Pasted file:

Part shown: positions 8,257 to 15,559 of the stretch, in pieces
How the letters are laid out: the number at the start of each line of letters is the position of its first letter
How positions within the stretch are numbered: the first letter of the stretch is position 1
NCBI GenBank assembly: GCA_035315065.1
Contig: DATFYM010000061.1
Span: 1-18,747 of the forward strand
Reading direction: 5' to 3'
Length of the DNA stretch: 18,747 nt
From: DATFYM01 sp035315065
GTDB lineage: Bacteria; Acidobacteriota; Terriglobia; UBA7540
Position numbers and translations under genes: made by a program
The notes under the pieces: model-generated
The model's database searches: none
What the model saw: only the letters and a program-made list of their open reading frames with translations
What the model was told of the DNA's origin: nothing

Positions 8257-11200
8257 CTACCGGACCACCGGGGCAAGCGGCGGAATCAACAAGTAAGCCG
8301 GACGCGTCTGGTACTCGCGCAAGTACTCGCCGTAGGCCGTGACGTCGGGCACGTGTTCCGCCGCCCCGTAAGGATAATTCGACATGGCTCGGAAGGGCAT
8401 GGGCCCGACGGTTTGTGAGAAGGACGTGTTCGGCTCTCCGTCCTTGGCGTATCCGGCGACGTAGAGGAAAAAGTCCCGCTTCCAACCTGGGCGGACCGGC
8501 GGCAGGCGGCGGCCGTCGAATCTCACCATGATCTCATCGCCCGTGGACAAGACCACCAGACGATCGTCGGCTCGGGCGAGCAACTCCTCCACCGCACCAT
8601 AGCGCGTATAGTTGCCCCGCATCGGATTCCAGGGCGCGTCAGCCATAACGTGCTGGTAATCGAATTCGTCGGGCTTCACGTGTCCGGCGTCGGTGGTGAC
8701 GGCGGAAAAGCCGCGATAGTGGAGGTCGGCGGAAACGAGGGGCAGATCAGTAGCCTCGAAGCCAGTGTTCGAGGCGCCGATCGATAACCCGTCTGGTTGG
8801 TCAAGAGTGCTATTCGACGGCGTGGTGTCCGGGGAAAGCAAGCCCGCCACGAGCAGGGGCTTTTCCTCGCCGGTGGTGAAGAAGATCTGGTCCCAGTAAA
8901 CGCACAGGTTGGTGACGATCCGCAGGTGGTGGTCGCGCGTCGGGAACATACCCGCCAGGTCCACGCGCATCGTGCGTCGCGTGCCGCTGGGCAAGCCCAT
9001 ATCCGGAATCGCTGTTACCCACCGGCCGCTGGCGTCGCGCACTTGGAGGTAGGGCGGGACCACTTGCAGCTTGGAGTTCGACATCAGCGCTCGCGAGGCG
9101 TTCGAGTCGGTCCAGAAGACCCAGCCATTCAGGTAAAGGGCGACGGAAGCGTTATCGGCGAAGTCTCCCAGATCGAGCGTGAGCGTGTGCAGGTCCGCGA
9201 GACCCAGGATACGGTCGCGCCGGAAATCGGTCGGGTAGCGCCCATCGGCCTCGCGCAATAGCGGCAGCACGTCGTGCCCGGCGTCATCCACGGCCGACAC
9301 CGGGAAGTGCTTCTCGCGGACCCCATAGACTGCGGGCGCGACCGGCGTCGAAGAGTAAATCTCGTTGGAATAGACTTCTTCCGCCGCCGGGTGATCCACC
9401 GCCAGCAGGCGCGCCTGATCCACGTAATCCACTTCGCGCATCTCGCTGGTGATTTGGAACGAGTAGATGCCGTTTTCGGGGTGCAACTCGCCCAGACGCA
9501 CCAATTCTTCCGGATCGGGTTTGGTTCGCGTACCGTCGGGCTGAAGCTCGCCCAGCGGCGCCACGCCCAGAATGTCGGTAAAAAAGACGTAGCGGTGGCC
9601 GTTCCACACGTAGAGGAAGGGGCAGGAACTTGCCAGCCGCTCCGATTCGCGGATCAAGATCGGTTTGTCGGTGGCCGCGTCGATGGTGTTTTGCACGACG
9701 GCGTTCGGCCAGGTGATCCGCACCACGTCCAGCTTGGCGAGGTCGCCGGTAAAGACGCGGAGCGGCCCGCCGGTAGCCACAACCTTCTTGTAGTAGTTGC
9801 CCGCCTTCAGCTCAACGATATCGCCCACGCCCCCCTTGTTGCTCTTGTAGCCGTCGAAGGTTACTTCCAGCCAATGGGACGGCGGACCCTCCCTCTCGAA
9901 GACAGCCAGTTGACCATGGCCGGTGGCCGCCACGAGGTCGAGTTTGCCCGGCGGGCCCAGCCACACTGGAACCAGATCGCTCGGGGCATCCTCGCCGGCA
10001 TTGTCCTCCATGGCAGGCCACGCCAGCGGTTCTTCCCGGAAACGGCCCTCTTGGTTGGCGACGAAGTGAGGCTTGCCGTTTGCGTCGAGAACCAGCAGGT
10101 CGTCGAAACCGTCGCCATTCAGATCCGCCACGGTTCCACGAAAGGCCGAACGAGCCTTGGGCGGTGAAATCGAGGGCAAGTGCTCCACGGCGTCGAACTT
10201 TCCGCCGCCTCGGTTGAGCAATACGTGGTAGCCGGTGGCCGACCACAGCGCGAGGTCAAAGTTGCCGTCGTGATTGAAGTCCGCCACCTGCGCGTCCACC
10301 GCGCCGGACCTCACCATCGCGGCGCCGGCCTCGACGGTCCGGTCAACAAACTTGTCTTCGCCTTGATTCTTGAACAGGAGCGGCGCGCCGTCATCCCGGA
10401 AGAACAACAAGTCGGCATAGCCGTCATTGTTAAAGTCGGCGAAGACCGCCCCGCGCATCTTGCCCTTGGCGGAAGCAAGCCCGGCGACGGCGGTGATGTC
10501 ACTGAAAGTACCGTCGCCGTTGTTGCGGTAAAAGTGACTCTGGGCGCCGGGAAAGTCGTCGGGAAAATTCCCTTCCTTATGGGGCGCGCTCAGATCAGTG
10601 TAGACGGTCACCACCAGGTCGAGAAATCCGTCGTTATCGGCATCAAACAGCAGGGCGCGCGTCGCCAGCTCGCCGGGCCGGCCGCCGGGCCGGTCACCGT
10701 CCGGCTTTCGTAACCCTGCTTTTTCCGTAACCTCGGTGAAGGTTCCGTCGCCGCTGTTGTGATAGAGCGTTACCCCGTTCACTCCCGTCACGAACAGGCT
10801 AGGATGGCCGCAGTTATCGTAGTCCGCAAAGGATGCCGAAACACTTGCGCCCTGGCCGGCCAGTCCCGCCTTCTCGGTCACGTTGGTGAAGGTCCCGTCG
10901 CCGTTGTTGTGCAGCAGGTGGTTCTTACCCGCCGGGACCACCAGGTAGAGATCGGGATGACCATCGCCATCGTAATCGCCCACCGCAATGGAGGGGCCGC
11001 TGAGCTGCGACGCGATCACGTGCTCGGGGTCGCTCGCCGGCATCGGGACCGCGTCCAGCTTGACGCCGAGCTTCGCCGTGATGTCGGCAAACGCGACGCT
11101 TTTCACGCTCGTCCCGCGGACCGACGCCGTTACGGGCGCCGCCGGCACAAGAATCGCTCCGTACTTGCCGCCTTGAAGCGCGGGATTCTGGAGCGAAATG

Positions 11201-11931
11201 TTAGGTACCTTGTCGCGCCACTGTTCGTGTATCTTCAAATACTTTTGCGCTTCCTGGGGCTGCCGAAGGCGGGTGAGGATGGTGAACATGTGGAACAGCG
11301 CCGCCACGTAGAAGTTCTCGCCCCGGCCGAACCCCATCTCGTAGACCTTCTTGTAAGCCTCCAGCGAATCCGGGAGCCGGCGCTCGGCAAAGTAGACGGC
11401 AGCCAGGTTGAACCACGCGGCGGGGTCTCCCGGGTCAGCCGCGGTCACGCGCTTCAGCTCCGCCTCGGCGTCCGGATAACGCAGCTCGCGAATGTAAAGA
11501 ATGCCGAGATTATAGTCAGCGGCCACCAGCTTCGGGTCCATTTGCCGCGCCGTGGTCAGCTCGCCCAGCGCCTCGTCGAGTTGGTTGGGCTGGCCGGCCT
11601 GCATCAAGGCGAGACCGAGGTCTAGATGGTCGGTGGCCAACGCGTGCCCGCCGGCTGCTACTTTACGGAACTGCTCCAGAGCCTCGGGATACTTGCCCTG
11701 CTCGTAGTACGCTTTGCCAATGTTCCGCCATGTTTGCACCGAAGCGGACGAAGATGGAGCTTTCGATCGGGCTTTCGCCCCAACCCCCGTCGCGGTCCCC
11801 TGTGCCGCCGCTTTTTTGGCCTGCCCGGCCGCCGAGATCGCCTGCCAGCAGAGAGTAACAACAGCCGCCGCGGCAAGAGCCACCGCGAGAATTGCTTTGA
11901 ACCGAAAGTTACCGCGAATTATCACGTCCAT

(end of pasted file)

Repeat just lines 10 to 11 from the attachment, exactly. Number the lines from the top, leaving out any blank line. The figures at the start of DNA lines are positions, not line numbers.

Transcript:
GTDB lineage: Bacteria; Acidobacteriota; Terriglobia; UBA7540
Position numbers and translations under genes: made by a program